God alone is the true agreement of concept [Begriff ] and reality [Realität ]; all finite [endlichen] things involve some untruth [Unwahrheit], they have a concept and an existence [Existenz] which are incommensurable [unangemessen]. For this reason they inevitably go to ruin [zugrunde gehen], that the incommensurability [Unangemessenheit] of their concept and their existence may be evident [manifestiert]. The animal, as an individual, has its concept in the species [Gattung]; and its death [Tod] sets the species free from individuality [Einzelnheit]. (...) [§ 24, note 2]. (shrink)
This rich and varied collection of essays addresses some of the most fundamental human questions through the lenses of philosophy, literature, religion, politics, and theology. Peter Augustine Lawler and Dale McConkey have fashioned an interdisciplinary consideration of such perennial and enduring issues as the relationship between nature and history, nature and grace, reason and revelation, classical philosophy and Christianity, modernity and postmodernity, repentance and self-limitation, and philosophy and politics.
While the origin and development of the just war tradition until the early modern period blended concerns, ideas, and practices from the moral, legal, political, and military spheres, from the mid-seventeenth century until the mid-twentieth it largely disappeared as a conscious source of moral reflection about war and its restraint. Beginning in the 1960s, however, American theologian Paul Ramsey initiated a recovery of just war thinking in a series of writings applying the principles of discrimination and proportionality, ideas he (...) traced both to Augustinian theology and to natural law, to the debate over nuclear weapons and later to the Vietnam War. Ramsey's work directly engaged both theological and policy debate over military force, initiating lines of reflection that have since developed further and become increasingly institutionalized. This brief essay examines the nature of Ramsey's just war thought and its influence over the last 40 years. (shrink)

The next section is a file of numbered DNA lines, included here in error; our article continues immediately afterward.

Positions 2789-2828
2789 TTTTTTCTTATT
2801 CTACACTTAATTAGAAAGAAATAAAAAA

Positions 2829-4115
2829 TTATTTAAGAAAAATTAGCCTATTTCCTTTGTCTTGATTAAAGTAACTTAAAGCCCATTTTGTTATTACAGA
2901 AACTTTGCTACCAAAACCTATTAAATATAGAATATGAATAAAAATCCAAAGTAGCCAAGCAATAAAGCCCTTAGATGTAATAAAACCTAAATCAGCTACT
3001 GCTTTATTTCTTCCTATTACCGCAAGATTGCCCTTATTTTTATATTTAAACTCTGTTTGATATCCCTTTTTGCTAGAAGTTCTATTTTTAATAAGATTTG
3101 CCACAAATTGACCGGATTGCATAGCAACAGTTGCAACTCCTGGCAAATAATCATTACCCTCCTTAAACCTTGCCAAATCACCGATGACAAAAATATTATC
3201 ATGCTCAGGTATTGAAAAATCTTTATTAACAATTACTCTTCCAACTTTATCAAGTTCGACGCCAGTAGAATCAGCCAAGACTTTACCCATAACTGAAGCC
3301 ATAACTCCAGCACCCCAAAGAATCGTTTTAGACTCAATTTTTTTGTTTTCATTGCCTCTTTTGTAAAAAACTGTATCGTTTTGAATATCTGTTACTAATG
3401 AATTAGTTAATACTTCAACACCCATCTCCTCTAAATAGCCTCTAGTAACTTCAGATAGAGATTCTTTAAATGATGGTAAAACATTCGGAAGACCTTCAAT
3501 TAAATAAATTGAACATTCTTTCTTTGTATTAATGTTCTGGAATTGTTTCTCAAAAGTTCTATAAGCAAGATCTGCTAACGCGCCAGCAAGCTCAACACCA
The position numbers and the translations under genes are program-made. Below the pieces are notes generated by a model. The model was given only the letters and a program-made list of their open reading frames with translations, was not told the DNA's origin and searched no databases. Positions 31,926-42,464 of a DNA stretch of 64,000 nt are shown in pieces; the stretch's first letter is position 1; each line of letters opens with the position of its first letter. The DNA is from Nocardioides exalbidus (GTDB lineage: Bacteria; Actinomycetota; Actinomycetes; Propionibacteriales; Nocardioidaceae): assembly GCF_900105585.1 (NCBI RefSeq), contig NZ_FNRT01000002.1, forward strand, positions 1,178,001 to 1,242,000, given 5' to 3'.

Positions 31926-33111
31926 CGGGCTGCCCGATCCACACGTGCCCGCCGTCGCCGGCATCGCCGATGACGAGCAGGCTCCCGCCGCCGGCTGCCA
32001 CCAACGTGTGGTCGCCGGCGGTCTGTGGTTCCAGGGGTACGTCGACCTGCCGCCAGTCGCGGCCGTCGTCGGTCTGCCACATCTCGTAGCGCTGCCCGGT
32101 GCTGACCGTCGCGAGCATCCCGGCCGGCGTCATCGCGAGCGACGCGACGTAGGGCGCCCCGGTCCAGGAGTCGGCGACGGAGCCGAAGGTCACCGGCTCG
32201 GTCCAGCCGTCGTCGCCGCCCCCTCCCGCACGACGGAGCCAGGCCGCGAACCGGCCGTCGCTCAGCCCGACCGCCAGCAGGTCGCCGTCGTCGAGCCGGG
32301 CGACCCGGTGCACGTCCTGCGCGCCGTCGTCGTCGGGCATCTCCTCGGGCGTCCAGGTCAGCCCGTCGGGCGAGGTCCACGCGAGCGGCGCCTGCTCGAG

An effort to recover and explicate the idea of just war in Christian terms spans Paul Ramsey's career for almost four decades, from his earliest book to his last. His writings on this subject constitute one of the most important thematic and substantive contributions of his thought. This essay begins with a summary of classical just war tradition and assesses the relation of Ramsey's conception of just war to it. Then it examines that conception in detail, focusing on three (...) topics: the core idea of Christian love as an absolute moral norm expressed in the principle of discrimination, Ramsey's conversionist understanding of history and of politics that undergirds his argument from both discrimination and proportionality in conversation with the secular policy community, and the imbalance between treatment of the "jus in hello and the jus ad helium" in Ramsey's just war thought. Emphasis throughout is given to the influence of the contexts of debate in which Ramsey developed his ideas. (shrink)
This book offers a sustained engagement with the political philosophy of Paul Ricoeur and demonstrates both the significance of the political in his own thinking throughout his career, and how his understanding of the political offers something valuable to current discussions of issues in political philosophy.